A Hydra Of A 3D Printer

3D printers are great for producing one thing, but if you need multiple copies, the workflow quickly starts to go downhill. The solution? Build a 3D printer with multiple print heads, capable of printing four objects in the same amount of time it takes to print one.

This build is an experiment for [allted]’ Mostly Printed CNC / MultiTool. It’s a CNC machine that uses printed parts and 3/4″ electrical conduit for the frame and rails.  That last bit is the interesting part: electrical conduit is cheap, easy to acquire, available everywhere, and can be cut with a hacksaw. As far as desktop CNC machines go, it doesn’t get simpler or cheaper than this, and a few of these builds are milling wood with the same quality of a machine based on linear rails. It won the grand prize in the recent Boca Bearings contest, and is a great basis for a cheap and serviceable 2.5 or 3D CNC.

[allted] already has this cheap CNC mill cutting aluminum and engraving wood with a laser, showing off the capabilities of a remarkably cheap but highly expandable CNC machine. It’s a fantastic build, and we can’t wait to see more of these machines pop up in garages and workspaces.

19 thoughts on “A Hydra Of A 3D Printer

    1. Yeah pretty cool. I made that comment yesterday about multiple extruders on one set of stages and today there’s a article about it! Its like we’re all one active community or something….

      1. This seems like a more realistic cost comparison, it suggests cost parity at 10,000 pcs or less depending on how efficient your 3D printing setup. That is total expected parts, not per year.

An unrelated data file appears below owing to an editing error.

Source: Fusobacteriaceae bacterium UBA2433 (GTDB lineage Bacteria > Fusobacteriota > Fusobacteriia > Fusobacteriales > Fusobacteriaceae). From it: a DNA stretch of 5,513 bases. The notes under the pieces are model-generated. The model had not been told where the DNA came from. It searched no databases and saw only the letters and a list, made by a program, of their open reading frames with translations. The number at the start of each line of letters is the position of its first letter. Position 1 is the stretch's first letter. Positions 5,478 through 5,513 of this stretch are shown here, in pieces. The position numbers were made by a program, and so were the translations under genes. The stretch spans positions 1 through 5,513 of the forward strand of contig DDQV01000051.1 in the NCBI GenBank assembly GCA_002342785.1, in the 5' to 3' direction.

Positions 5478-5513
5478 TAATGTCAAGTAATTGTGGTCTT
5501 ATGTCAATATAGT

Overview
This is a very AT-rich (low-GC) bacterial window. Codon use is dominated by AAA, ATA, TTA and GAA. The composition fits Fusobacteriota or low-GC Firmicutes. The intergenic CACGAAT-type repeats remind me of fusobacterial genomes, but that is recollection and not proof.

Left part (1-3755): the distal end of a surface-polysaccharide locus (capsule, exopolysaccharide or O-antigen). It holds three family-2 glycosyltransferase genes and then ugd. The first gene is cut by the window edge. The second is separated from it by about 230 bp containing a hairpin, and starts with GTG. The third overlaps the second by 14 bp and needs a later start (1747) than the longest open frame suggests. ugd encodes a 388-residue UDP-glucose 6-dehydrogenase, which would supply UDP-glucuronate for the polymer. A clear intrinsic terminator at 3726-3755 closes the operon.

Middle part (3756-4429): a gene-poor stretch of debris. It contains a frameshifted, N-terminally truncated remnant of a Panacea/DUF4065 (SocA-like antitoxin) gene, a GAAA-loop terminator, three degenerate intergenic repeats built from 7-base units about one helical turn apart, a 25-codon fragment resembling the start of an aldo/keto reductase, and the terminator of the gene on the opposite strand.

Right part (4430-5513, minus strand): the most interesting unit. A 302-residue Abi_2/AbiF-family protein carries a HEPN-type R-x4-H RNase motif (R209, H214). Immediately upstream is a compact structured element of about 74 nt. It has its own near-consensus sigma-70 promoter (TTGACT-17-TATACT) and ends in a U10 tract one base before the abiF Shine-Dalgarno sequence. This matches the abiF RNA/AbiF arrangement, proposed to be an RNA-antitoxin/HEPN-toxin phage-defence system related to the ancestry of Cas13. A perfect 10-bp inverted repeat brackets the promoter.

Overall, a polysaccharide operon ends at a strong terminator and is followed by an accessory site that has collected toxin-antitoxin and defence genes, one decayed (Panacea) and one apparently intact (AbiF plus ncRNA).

http://www.3ders.org/articles/20141106-is-3d-printing-technology-a-viable-and-affordable-alternative-to-injection-molding-production.html
        Injection molding should give a better part as well.
        Frankly I think production using 3d printing in the 1,000-5,000 is probably shooting yourself in the foot unless you know that is ALL you will make.

    1. For me buying molds still doesn’t make sense (besides the fact that I don’t sell enough of my product), I am still able to make part revisions same day and be back into production without missing a beat. In the beginning I had injection molding in mind but at this point it would require a whole redesign of my product for that to make sense.
      If you had a stable design injection molding all the way, 3D printing is not a fun way to run production.

      1. A local embroidery shop has an old 12? head machine. They need a PC to run it, but don’t know much about PC’s,
        Oh, and it needs a single to 3 phase power converter to run it. They run on a shoestring budget, if you haven’t noticed from what I’ve said. In the meantime they are using an 8 head single phase machine with proprietary controller.

  1. Why not have fixed heads and move the bed, surely that would require a lot less parts? If you are smart about your slicing and control you can use it for multiple parts or one huge part by overlapping the areas the heads cover. For pumping out a gazilion copies of the same objects an array of fixed heads seems to me to be the best way to go.

    1. That would require more space. My machine has a build area of about 25 inches by 36 inches, which would be a very large platform to move around and then the steppers would have to handle varying weighted materials like sheets of plywood or whatever you may be cutting.

      1. It is a 3D printer not a router/cutter and the size is just 1 unit cell greater than the total size for the array of cells because it only travels that far before the next head is in it’s neighbours territory.

        1. Actually he can (and it sounds like he does) move or remove all but one Z unit, and then put his router mount on it in place of an extruder. Then it is a CNC again.

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